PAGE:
But I probably put too much focus on Q::S. I mainly intended it as an example to illustrate one of the possible shortcomings of <it>"concise, expressive, elegant"</it> ways of doing things: people misunderstanding how much calculus there is behind a simple, innocent, pretty expression.

    Concerning the particular complexity of this prime number tester, I have to agree with you, Abigail. <it>It's just using different units than I am used to.</it> The problem is that the units are not specified. I did understand that Damian was expressing his complexity in terms of elementary quantic operations. But please admit that in everyday programming, what interests most of us is complexity in terms of time (or space, sometimes). This O(1) is pure prospective and does not mean much for the pragmatic programmer of today.

    For your specific example of the point and the line, I agree too: I need, basically, 2 multiplications, one substraction, and one comparison. So it runs in constant time on everyday PCs (no matter how long the line is :).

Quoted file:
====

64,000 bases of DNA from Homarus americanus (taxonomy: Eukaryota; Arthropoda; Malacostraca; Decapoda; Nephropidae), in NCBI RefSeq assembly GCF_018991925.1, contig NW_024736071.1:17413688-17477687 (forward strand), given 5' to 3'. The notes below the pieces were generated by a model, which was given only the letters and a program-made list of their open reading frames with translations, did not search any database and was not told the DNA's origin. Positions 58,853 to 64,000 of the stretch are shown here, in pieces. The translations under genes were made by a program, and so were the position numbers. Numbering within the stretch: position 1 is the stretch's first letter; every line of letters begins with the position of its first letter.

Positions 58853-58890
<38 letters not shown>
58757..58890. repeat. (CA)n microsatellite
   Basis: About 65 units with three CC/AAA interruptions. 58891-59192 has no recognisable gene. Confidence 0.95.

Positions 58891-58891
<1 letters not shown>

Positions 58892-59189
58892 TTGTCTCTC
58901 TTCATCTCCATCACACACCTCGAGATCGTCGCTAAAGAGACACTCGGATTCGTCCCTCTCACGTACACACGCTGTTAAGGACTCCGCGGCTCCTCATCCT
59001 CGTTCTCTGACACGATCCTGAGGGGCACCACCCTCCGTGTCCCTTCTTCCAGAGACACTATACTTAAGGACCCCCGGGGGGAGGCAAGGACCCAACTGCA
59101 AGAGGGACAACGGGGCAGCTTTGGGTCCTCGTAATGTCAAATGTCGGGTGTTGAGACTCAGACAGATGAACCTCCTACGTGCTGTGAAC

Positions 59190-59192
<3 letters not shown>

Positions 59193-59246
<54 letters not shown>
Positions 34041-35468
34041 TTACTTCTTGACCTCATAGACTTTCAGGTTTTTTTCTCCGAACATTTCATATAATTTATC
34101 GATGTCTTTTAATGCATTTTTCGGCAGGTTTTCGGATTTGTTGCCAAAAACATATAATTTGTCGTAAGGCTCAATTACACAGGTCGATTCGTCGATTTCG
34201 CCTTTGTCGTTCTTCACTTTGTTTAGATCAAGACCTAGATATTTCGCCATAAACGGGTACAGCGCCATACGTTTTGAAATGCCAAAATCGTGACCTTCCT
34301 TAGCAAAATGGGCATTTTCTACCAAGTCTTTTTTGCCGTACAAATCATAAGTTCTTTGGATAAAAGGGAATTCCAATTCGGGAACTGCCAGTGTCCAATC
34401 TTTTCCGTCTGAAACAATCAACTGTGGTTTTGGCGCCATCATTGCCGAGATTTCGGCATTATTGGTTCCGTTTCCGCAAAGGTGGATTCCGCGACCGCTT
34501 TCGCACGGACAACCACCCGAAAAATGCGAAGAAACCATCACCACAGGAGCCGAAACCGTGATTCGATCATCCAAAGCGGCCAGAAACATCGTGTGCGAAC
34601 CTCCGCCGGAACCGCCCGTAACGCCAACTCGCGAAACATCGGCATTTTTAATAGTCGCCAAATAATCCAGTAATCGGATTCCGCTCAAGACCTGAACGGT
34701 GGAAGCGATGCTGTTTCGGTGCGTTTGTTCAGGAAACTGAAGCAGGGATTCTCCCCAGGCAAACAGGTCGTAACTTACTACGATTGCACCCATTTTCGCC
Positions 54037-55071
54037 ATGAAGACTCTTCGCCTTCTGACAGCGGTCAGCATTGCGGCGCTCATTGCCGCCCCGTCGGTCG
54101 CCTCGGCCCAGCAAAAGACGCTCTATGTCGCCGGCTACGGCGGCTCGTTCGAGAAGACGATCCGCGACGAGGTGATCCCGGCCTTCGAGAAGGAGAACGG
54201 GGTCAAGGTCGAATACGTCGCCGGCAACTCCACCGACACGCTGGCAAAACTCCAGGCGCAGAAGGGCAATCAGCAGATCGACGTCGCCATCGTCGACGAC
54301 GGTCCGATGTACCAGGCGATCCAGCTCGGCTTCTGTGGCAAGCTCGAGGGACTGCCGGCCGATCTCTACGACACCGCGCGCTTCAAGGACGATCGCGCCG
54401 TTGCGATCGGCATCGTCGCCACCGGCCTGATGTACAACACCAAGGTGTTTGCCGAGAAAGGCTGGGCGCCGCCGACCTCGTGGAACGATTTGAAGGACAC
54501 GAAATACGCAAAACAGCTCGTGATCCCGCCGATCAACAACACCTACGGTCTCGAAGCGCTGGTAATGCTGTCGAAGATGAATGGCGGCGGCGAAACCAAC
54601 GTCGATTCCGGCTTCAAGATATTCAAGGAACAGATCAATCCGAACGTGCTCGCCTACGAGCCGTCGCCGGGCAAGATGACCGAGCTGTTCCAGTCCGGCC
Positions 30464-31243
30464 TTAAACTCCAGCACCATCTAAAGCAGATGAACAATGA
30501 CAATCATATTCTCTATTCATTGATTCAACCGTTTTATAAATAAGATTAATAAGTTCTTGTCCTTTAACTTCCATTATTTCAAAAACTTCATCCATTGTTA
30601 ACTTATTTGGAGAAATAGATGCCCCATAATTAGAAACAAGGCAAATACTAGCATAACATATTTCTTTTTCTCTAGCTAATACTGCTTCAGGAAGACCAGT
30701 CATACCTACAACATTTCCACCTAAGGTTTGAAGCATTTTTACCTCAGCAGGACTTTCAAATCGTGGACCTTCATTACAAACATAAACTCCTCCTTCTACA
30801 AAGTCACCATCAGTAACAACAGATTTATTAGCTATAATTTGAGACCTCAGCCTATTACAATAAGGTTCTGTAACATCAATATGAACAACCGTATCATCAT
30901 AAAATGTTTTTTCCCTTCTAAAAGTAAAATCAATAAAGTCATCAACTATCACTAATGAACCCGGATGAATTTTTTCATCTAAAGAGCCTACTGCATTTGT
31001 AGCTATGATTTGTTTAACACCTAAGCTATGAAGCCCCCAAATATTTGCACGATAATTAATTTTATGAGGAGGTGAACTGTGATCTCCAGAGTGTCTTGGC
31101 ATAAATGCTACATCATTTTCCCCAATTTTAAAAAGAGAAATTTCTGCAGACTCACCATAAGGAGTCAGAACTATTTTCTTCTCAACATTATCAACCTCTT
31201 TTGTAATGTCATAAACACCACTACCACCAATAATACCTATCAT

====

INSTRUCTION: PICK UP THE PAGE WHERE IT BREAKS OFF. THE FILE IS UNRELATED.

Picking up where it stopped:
Still, I can say it is an operation in O(n) (time) if I consider my little brain as the target platform (the larger the number, the longer it takes me to compute multiplications). But if I say so, I will definitely not forget to specify the unit (time) and the platform (you servant), for they are not what people are accustomed to.

    (Maybe I should try and be more concise myself.) BTW, you seem to like polemics, Abigail, and I like that too :).

    Blop!
      Sometimes, and this is on a case by case basis, simplication, abstraction, or any other way to reduce code may be simplier to maintain, document, and explain to others than code that might run faster but is overall a bit harder to read.

      For example, given hypothetical:

      my @d = 2 * all( @values ); # Method 1, assume 'use Q::S' my @d = map { 2*$_ } @values; # Method 2
      (and include method 3, which would be the functional/Haskill approach to this problem, which I know you can write, but I have no idea how to write it myself :-).